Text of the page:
“There is no place on earth that’s changing faster – and no place where that change matters more – than Greenland”, wrote Bill McKibben in a Rolling Stone Magazine article. The Dark-Snow Project is the first-ever Greenland expedition relying on crowd-source funding; the project aims to answer the ‘burning question’: How much does wildfire and industrial soot darken the ice, increasing the melt rate? It’s unconscionable that scientists have to beg for funds to study such critical planetary issues. Please donate to the project if you can.

What would happen to cities around the world when due to climate change, the sea level rises? A recent Rolling Stone article: “Goodbye Miami” describes a likely scenario:

Sea-level rise is not a hypothetical disaster. It is a physical fact of life on a warming planet, the basic dynamics of which even a child can understand:  Heat melts ice…

Of course, South Florida is not the only place that will be devastated by sea-level rise. London, Boston, New York and Shanghai are all vulnerable… But South Florida is uniquely screwed, in part because about 75 percent of the 5.5 million people in South Florida live along the coast…

One of the first consequences of rising seas will be loss of drinking water — Salt water intrusion is already a problem for many towns along South Florida’s coastline…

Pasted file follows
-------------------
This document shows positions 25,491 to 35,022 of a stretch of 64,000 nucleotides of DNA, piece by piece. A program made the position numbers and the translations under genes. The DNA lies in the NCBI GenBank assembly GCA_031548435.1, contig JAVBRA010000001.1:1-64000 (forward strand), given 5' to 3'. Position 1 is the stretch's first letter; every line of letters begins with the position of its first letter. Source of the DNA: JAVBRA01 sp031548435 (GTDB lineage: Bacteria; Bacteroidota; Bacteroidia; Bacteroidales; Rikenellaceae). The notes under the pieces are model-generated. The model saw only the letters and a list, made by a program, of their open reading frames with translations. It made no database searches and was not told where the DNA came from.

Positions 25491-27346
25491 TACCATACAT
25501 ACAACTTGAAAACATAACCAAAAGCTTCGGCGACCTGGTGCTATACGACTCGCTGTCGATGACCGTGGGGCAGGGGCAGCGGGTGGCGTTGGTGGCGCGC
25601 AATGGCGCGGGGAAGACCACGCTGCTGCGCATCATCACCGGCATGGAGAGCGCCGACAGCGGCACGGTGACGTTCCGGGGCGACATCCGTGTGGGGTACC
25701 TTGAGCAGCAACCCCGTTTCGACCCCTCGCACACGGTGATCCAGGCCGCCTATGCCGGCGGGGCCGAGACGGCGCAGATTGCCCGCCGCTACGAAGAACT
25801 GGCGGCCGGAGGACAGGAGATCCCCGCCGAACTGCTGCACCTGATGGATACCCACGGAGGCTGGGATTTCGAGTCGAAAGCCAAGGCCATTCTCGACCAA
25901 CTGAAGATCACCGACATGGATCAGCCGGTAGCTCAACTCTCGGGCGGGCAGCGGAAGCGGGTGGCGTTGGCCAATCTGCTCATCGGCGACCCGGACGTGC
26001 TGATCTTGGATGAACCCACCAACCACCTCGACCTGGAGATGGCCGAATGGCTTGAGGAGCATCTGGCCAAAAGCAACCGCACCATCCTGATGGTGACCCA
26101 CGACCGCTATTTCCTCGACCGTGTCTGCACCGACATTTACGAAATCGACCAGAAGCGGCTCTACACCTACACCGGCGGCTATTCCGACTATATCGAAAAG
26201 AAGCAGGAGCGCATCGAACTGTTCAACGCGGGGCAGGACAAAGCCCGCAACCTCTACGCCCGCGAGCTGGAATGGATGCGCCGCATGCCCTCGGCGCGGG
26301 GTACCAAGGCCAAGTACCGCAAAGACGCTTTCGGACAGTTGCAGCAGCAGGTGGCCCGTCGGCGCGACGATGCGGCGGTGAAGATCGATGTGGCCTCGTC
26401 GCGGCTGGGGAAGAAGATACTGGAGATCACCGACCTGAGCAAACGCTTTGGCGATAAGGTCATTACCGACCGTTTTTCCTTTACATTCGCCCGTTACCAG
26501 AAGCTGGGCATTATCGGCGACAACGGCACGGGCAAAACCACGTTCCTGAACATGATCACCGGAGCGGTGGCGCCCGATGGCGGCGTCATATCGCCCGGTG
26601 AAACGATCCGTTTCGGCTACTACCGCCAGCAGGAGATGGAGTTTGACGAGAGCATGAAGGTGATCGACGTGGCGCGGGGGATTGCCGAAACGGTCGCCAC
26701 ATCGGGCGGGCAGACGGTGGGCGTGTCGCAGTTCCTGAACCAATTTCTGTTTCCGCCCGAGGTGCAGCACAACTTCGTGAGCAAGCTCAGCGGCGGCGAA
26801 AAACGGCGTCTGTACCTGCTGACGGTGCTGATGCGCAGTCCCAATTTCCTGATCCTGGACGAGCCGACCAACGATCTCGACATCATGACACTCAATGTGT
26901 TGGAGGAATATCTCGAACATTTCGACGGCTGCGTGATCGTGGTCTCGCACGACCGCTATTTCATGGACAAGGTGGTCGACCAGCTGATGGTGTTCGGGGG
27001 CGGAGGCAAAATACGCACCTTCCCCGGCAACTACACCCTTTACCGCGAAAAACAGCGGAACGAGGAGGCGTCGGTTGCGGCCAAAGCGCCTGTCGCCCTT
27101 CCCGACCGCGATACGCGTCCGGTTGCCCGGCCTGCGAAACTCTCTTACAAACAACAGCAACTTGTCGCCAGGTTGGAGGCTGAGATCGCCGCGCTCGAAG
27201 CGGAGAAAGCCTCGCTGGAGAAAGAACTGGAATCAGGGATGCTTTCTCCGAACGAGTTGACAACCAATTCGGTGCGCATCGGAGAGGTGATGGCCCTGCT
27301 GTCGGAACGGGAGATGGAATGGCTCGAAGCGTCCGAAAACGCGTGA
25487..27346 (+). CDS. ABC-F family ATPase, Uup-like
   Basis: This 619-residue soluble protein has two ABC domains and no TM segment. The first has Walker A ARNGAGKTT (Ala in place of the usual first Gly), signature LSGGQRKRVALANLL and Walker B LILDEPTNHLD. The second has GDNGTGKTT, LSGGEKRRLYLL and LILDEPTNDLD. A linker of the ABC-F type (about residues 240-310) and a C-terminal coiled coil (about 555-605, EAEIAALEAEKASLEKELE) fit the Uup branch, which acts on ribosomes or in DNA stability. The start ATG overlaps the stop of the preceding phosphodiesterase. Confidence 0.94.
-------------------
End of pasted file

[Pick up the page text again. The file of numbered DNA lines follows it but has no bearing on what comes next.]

By subsidizing insurance, lawmakers hoped to keep costs down and development booming. The problem is, Florida is now on the hook for billions of dollars. “A single big storm could bankrupt the state,” says Eli Lehrer, an insurance expert…

According to Harold Wanless, the head of geological sciences at the University of Miami, the wisest course of action now is to stop subsidizing coastal development and create federal and state policies that encourage people to move out of at-risk low-lying areas.

“Instead of spending a billion dollars to build a new tunnel for the Port of Miami, we should be spending that money to buy people out of their homes and relocate them to higher ground. We have to accept the reality of what is about to happen to us”. But that won’t happen without political leadership, and on this issue, of course, the state of Florida has none

Miami after Hurricane Wilma in 2005.Miami after Hurricane Wilma in 2005.

Here is a link to a fascinating slideshow – Earth: Your Fragile Planet. Enjoy.

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